His friends watched with similar expressions, and Edna studied his face as the Neopet’s mouth opened slightly. The room suddenly seemed very quiet.
The Gelert made a small noise, and Edna noticed a shudder travel from his shoulders down his arms. His hands tightened.
“What do you see?” asked the little Lupe, but the question was swallowed by the heavy silence of the tower room. The Gelert quivered for a moment longer before growing still.
His eyes were haunting to look at, and Edna realized too late that she had waited too long to intervene. Just as she took a step forward, a tear fell from the Neopet’s face into the potion.
At that moment, he let out a scream more wretched than anything the witch had ever heard.
She grabbed him by the waist and pulled him off the stool. “Get out!” she growled. “This is what you get when you meddle with Edna the Witch!”
The Lupe took his friend by the hand, and the three young Neopets fled down the stairs. The Gelert’s wailing drifted to Edna’s ears as she kicked away the stool and stared into the cauldron.
The polished, silver surface was marred by a round mark where the teardrop had fallen. As Edna gazed at her reflection, she cursed herself for being so slow. The potion had worked perfectly—the Neopet had indeed witnessed his greatest fear. This would have been her most successful Halloween yet, if only she had gotten him away before he contaminated the concoction with his tears.
As Edna looked up and saw the spellbook, still lying open on the stone table, her frustrated sigh caught in her throat.
The air was trapped there for a single, sickening moment as Edna stared at the book.
It was released in a single, whispered breath: “Tears of a Child.” And then another: “Sweat of the Guilty.” And a third, like hours being called out by a clock: “Liquid Pain.”
Edna couldn’t help herself. She looked into the mirror.
There was her reflection, a green Zafara still wearing her silly witch outfit. But what was that behind her? Edna leaned forward.
There was a face in the mirror, behind her own; she could see another pair of eyes. Edna blinked as it came into clearer focus. Kauvara the Kau, yes, that’s who it was. And someone else, too, on the other side. It was Kayla, that potion-maker from Meridell.
The red Zafara was dressed in her starry hat and cape, and she was standing next to Edna’s reflection. But Edna was no longer wearing her black hat and robes—she had a starry hat of her own. It changed her look entirely, or maybe that effect was due to her expression.
She was smiling. No, grinning. Edna was grinning from ear to ear, and Kayla was handing her something.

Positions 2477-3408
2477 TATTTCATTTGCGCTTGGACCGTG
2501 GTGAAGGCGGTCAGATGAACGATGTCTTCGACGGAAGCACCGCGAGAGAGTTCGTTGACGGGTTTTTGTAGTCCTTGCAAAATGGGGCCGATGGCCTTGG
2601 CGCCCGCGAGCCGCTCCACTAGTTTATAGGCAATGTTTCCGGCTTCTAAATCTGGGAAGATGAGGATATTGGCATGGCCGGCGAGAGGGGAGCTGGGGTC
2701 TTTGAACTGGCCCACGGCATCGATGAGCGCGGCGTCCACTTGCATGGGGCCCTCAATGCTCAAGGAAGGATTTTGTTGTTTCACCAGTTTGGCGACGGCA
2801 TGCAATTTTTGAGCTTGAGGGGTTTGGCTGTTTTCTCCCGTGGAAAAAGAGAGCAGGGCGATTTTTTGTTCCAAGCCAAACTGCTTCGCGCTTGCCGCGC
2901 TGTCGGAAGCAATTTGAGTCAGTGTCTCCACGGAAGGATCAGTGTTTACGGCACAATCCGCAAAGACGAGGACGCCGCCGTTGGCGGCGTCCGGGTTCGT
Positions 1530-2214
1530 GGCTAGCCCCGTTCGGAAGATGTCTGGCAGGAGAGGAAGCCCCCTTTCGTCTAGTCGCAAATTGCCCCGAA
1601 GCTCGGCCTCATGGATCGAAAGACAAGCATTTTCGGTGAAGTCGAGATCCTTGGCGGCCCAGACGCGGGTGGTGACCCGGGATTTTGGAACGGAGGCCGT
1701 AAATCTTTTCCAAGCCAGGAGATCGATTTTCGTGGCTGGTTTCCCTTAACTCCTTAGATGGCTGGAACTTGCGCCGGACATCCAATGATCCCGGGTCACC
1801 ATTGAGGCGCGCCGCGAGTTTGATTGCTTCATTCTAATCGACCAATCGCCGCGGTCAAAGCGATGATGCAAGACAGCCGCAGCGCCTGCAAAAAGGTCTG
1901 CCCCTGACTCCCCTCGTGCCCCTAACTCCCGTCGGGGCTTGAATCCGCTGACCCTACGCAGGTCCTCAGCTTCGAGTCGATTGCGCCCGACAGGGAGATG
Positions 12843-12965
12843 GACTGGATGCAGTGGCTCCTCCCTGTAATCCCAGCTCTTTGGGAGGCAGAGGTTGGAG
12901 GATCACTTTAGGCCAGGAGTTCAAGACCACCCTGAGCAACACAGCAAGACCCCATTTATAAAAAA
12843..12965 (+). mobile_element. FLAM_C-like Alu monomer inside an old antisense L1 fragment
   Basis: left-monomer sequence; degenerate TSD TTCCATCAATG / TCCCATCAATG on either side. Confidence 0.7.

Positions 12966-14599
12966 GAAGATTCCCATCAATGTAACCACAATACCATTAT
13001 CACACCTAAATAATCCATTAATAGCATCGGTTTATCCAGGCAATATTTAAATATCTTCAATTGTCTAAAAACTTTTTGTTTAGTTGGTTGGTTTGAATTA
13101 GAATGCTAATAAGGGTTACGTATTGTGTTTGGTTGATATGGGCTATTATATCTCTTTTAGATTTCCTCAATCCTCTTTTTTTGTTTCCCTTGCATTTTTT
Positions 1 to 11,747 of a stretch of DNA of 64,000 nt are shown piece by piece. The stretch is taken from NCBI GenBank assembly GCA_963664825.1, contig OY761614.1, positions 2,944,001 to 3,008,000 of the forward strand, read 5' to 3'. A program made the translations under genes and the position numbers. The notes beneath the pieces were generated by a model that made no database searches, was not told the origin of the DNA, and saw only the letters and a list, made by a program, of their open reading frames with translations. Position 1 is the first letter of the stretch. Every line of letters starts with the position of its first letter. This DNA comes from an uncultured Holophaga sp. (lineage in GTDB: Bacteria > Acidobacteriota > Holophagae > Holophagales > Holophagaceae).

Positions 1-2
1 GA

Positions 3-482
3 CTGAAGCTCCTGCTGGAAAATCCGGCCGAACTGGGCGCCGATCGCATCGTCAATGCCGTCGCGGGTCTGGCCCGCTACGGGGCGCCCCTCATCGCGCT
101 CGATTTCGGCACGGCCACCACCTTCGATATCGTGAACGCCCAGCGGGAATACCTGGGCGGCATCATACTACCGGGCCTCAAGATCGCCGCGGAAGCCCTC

Edna realized that she was gripping the cold edges of the cauldron, and she leaned even closer to the mirror, trying to make out the words written on the plaque that her reflection was now holding proudly.
Neopian Potion Makers’ Society
Award for Lifetime Achievement
In the Art and Science of Chemistry
Edna drew a shaky breath and let it out in a shuddering sob.
Here it was, the life she had always wanted, the life she had earned through years of study and hard work. Here it was before her very eyes, the opportunity she could have had if she had not decided to become a witch and live in the solitude of a tower in the middle of the Haunted Woods. Here, she was respected and honored rather than feared and misunderstood.
Here it was, and yet, of course, it wasn’t.
This wasn’t the truth. This wasn’t her life. This was only a reflection of what could have been.
Liquid pain forced itself out of her eyes in the form of tears. They came slowly at first, breaking through the barriers she had erected in her mind. All of the excuses and rationalizations toppled like the blocks of an unsteady tower, crumbling to the ground as her heart dropped like a cold, smooth stone.
The droplets fell one by one into the mirror, creating little ripples in its silver surface. The reflection began to fade, but there was nothing that could erase it from Edna’s heart, and she felt it begin to crack as it reached the pit of her chest.
Why was she crying? It was only a potion, one she had brewed herself. It wasn’t real.
But, Edna realized as she closed her eyes and clung to the cauldron’s edge, it could have been. It could have been real. This could have been her life.
So she hung her head and continued to mar the surface of the mirror, weeping and regretting and wishing she could change the past.